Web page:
Like heroic rescuers, altruistic kidney donors take on significant risks—as well as costs—to save a stranger’s life. But they represent a wider swath of humanity: They can be old or young, female or male. All that’s required to donate is good health and a pair of functioning kidneys. And they were easier to locate through transplant organizations and donor listservs. Because kidney donors have to go through a battery of tests and screening to donate—tests that can take months at a time—they have to be highly motivated to save lives.
The more Marsh read up on living kidney donation, the more she became sure that this should be her focus. Kidney disease is the ninth largest cause of death in the United States. The waiting list for a kidney transplant has more than 95,000 people on it. Most wait three to five years before a suitable match is found. “The waiting list could be eliminated if just a fraction of a percent more people decided to donate,” Marsh says.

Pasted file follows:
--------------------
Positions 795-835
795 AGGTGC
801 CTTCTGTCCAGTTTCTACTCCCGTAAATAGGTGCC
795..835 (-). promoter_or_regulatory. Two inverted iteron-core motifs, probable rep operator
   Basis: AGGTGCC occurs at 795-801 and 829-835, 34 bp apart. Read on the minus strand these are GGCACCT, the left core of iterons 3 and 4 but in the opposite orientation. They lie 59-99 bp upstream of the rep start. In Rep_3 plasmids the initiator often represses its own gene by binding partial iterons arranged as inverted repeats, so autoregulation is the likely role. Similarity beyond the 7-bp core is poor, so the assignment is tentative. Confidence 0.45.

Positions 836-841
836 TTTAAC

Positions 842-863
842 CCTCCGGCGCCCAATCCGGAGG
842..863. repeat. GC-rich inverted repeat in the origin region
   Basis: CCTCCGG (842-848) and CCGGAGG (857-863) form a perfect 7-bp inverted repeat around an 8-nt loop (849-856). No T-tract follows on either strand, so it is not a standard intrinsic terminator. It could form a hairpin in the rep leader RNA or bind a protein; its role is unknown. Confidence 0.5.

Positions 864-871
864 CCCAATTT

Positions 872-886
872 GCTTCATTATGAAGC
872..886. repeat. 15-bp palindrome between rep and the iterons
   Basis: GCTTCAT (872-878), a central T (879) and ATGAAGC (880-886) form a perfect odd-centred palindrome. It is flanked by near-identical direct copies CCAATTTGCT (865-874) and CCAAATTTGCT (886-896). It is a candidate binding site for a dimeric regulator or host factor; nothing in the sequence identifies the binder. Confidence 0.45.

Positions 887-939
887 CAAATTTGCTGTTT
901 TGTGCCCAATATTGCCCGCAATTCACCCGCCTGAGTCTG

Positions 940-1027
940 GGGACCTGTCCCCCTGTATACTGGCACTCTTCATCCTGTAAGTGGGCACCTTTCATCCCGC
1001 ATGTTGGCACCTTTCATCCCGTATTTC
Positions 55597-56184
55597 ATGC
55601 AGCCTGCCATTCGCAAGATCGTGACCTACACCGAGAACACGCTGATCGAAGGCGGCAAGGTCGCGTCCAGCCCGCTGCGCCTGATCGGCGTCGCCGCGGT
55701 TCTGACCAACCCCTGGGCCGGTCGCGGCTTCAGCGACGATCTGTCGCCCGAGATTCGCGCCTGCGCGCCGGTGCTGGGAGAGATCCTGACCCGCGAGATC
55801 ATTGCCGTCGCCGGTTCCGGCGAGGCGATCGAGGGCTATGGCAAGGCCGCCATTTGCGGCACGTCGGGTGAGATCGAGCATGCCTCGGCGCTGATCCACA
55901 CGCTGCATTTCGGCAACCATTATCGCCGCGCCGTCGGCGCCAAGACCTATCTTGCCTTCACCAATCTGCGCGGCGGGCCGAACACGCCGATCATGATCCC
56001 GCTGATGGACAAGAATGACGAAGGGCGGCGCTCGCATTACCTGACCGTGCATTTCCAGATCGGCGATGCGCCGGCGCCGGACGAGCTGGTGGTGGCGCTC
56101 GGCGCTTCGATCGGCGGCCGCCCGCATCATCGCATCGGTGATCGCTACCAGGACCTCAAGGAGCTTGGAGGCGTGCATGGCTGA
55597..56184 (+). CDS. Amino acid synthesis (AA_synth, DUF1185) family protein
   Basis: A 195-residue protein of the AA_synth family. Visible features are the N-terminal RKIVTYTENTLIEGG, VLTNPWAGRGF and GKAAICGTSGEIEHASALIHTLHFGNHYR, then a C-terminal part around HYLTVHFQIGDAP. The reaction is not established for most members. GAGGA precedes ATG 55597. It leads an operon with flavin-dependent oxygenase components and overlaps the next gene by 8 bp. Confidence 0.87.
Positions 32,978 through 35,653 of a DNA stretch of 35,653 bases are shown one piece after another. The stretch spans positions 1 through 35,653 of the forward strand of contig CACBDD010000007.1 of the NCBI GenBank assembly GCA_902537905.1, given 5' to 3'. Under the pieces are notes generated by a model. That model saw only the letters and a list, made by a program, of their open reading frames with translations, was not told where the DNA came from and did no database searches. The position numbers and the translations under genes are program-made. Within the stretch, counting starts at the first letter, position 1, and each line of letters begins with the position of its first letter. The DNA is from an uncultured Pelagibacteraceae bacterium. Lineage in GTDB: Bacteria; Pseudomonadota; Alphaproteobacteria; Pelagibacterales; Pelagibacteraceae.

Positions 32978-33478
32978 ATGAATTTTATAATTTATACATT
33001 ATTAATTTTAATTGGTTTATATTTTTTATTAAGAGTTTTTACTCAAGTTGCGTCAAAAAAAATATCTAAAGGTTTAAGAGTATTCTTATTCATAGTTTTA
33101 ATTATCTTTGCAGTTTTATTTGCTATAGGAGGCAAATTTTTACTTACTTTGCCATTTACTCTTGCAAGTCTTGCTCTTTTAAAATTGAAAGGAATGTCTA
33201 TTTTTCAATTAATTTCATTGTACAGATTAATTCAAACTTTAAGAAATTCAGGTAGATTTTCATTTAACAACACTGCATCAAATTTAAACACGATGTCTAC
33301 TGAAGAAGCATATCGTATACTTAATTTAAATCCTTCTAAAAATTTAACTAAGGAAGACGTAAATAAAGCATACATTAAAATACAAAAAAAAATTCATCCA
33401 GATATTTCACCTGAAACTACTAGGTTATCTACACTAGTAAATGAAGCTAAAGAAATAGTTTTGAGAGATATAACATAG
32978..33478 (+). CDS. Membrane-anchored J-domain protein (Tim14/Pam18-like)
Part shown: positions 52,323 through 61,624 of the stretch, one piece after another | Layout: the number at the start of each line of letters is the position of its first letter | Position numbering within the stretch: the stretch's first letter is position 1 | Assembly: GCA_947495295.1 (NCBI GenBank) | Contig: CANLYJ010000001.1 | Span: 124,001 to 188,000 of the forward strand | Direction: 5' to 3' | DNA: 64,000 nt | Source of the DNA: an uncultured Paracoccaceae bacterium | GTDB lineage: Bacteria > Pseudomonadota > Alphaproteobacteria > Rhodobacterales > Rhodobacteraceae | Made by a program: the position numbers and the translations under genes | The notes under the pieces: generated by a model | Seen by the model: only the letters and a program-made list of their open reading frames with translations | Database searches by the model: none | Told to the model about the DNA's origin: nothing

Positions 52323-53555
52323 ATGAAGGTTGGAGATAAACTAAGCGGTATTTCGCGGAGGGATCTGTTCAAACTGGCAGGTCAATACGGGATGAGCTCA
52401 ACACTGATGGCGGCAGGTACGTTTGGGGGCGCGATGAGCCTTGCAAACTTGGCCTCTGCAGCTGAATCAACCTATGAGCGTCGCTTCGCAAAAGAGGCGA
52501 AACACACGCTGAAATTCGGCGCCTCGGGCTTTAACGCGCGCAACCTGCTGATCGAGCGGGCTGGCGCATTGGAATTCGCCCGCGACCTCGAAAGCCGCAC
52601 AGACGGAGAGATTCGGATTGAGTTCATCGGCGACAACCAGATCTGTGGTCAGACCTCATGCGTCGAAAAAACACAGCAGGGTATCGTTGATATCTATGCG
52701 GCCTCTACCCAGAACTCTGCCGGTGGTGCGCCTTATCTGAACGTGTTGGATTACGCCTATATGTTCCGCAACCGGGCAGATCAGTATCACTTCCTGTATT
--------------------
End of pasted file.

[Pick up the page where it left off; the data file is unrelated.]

Altruistic donors tend to be female rather than male, middle-aged rather than young, and white rather than black or brown. (The racial makeup of altruists is beginning to change, she says.) They hate to be fawned over, Marsh says, and they don’t think of themselves as special. Humility is one of their distinguishing features. Most don’t describe themselves as being particularly religious, she says.
Take Harold Mintz, who donated his kidney in 2000 to a stranger, because, he says, it was the right thing to do. Certain life experiences, such as the death of his dad from an incurable disease, primed him to help. He buys Marsh’s research but bristles at the notion that he is anything unusual.